The structure of assignments can be a problem too. For example, the huge project with no check points along the way that counts for 50% of the grade. Doesn’t the reading, the research, and the thought required of earning an “A” on a rough draft constitute a major portion of the effort.

    The impact of the “0” has been well documented. How I usually demonstrate it is to compare two standard averaging grading methods: the 100% scale (with below 60% = F) and the 4-point scale with A=4, B=3, C=2, etc. For three assignments–two perfect papers, 100%, A; and one not done, F, 0% — I use the average method. Averaging the the 100% scale grades results in a 67% which is a D+. Averaging using the 4-point scale results in a 2.7 which is usually a B- or C+.

    Same work, two accepted methods. One which was commonly used prior to the prevalence of computer grade book programs, and the other that many–maybe most–computer grade book programs use. Change this system of using 100% averaging with zero grades in a school, and you’ve taken one step toward improved learning and reporting.

  14. on 09 Jun 2008 at 10:30 amAnthony

    I suppose that I’m old school in my ideas as a teacher Joel (though I am just 23). I give 0’s for assignments that are missing. I am fully aware of the impact that 0 has on that student’s grades and I am content with that outcome. I would rather a student perform horrendously on an assignment and turn in a lousy assignment than none at all. I usually will not assign a grade lower than a 50 for anything that is turned in (within reason, don’t put a bunch of crap on a paper and turn it in, and expect me to take it). If a kid gets 100 on two tests and doesn’t take the other one, then I want them to have a 67. They didn’t do one-third of the material and thus when I say they know 67% of the material then I’m quite content with that.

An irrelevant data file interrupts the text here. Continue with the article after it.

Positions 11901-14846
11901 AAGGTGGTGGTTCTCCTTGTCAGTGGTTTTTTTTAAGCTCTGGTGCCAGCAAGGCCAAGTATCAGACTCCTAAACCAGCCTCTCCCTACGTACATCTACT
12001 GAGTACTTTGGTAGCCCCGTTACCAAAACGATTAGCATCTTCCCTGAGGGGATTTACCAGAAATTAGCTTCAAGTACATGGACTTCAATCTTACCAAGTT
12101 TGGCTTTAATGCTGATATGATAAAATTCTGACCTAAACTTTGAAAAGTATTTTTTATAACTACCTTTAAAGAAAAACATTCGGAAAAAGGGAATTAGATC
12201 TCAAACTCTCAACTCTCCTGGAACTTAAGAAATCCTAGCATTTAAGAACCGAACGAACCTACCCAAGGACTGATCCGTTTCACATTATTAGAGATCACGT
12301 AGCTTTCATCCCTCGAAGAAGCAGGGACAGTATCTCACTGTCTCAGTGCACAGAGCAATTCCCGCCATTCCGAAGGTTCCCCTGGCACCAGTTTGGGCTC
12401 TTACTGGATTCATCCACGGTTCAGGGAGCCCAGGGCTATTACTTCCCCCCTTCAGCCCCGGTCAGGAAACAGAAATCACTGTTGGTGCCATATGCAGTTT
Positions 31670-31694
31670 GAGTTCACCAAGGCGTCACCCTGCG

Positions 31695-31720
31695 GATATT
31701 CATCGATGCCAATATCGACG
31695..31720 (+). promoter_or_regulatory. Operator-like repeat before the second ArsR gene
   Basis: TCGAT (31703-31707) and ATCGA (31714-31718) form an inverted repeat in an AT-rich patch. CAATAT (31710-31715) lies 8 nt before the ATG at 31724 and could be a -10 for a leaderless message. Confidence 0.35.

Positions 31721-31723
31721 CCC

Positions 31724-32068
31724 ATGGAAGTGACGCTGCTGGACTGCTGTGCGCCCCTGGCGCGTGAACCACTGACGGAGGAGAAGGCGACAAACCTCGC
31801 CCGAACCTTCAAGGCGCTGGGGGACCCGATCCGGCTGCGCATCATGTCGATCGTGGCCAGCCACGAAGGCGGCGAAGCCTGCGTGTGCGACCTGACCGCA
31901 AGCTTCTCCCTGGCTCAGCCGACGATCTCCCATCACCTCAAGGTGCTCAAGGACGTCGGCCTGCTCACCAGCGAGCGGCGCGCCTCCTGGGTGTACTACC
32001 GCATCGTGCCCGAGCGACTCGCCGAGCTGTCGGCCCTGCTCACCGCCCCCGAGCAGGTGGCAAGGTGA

I guess that goes back to the question of what is the purpose of public education. If we believe that public education is to prepare a student for the work world, then I have absolutely no problems with my averaging grades with 0’s. I tell students sometimes that nobody cares how much they know in the real world… we only care how much you do… and even if you knew how to do the assignment, but you didn’t DO it… you’ve failed in my book.

    I should add that I permit every student to retake tests they’ve performed poorly on. I accept all late assignments. I may subtract points from them for being late… I may not. It depends on the situation (or the class). My lower level classes of kids who are most likely not college bound are permitted to turn in any assignment late with no penalty. They’re permitted to take any test over again with no penalty. However, I do not excuse 0’s. If you don’t do something, then it will hurt your grade. My higher level classes, such as Calculus, I don’t have the same policies. If it’s late, then I may not accept it… I will subtract points from it.

    Point being, I hear you Joel about the averaging 0’s with 100’s… but I am quite happy with that practice. (of course my policy of allowing retakes and retakes and retakes… and accepting late work leaves no excuse, besides laziness, for a 0 ever being assigned to begin with).

  15. on 09 Jun 2008 at 7:13 pmJoel

    Thanks for the reply. One thing. Giving zero grades is not “old school” it’s what happened–usually without any awareness of the inherent unfairness–since the implementation of the computer grade book.

    When I started teaching in 1975 that was “old school”–mostly we didn’t use 100% scales–we used 4-point scales: letter grades on assignments.

    Thanks again for the great post. You might try converting your grades to the 4-point scale before using the zero for a different view– “old school” — of giving a zero grade.